No one expected Bernie Sanders to remain in the Democrat primary race this long. His longevity and surprising support has been much to the chagrin of rival Hillary Clinton, her own Super PAC the Democrat National Committee and the Democrat establishment in general.
Following a disappointing loss in New York last week and ahead of five primaries on Tuesday, Sanders’ campaign admits it is at a turning point — and that it may “have to re-evaluate” after Tuesday. “Re-evaluate” = code for “dropping out” or “suspending campaign”?
Vermont Sen. Bernie Sanders is waging a campaign at a turning point. The New York primary earlier this week was essentially a must win. And he lost.
He’s still campaigning as hard as ever, hopping from state to state talking about a rigged economy and a political system ruled by millionaires and billionaires. But the candidate who started out as an underdog and rose to heights few expected has a math problem.
Sanders needs to win all the remaining contests by a 20-point margin to catch up to Clinton in pledged delegates.
Sanders supporters, such as the progressive group Democracy for America, maintain there is still a path for the senator from Vermont, though it’s “certainly gotten brambled.”
Unless something dramatic changes, Sanders and his campaign are going to face a moment of reckoning.
On Tuesday, five more states hold primaries, and polling suggests Clinton is in for another good night. When asked if there would come a point when Sanders tones down his criticisms of the front-runner, as Clinton did late in the 2008 race, Sanders senior campaign adviser Tad Devine said he’d see what happens on Tuesday.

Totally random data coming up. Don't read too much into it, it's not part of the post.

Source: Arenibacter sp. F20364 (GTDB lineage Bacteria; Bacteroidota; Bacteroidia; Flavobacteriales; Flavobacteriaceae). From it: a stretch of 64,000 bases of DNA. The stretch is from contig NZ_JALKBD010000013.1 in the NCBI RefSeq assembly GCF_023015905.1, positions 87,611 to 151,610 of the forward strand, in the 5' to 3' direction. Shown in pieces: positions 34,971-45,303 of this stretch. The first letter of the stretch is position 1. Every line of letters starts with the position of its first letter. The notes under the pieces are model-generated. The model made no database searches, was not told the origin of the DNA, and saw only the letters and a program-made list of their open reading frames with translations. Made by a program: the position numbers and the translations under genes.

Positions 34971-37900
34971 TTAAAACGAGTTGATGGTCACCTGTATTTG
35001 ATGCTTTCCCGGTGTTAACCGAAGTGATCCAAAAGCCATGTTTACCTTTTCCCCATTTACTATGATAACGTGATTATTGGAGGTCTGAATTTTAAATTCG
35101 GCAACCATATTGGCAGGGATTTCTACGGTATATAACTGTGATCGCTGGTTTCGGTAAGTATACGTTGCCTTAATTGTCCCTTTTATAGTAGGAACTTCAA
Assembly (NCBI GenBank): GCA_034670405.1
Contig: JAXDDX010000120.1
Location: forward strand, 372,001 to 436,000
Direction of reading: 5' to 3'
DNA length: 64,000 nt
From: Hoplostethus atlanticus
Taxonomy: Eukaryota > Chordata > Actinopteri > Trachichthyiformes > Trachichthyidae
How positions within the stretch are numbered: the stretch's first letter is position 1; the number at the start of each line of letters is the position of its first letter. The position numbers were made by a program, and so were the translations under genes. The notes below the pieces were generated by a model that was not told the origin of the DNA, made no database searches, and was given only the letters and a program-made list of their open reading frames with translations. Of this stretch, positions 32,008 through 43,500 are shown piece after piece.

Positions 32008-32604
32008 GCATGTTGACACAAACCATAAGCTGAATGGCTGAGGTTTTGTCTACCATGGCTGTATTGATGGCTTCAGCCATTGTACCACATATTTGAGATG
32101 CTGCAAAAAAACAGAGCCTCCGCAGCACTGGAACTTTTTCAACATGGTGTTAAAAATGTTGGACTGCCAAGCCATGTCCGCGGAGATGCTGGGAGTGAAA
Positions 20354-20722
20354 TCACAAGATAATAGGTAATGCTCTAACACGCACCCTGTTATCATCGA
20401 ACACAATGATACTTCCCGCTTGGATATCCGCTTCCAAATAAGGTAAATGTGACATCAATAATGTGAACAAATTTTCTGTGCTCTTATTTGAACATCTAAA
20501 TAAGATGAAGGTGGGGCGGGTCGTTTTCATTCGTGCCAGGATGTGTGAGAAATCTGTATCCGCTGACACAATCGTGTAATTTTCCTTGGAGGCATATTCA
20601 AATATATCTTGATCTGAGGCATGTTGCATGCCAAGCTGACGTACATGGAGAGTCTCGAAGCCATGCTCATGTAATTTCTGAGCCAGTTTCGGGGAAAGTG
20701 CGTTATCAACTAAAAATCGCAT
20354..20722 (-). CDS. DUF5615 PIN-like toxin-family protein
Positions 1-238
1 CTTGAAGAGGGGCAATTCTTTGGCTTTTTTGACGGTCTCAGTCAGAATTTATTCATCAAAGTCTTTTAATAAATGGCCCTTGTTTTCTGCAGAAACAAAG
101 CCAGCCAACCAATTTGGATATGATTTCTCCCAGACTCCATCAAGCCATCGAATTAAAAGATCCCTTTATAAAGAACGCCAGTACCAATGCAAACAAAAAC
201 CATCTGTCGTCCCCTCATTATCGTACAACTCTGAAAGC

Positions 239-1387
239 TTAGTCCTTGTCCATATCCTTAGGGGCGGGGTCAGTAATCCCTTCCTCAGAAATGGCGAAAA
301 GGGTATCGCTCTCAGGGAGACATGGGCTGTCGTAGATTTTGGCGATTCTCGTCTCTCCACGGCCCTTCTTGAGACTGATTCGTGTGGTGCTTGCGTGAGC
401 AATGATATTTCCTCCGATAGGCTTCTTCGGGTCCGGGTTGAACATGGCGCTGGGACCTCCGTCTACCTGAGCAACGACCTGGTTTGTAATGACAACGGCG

“If we think we’ve made enough progress, then we’ll keep on the path that we’re on,” Devine said. “If we think we have to, you know, take a different way or reevaluate, you know, we’ll do it then.”
One could interpret the the campaign’s comments as a determination of how hard to keep pushing against his rival and presumptive Democrat nominee. However, we all have been around long enough to know “re-evaluate” often means hanging it up, going home, suspending one’s campaign.
Hillary and her supporters certainly are gunning for the latter, given the scars Sanders’ attacks may leave on her for the general election.
Right now, the Clinton campaign and other Democrats are getting worried that some of Sanders’ attacks are going to leave a mark that will hurt her in the general election, should she be the nominee. Sanders raised significantly more money than Clinton in March and has been able to outspend her on television ads in state after state. To maintain her lead, Clinton has to keep campaigning hard, running ads and not fully turning her attention to the general-election fight.
And for all of the reasons just stated, those of us in the #NeverHillary camp have reason to root for Bernie sticking around for a bit longer.
[Note: This article was written by Michelle Jesse, Associate Editor]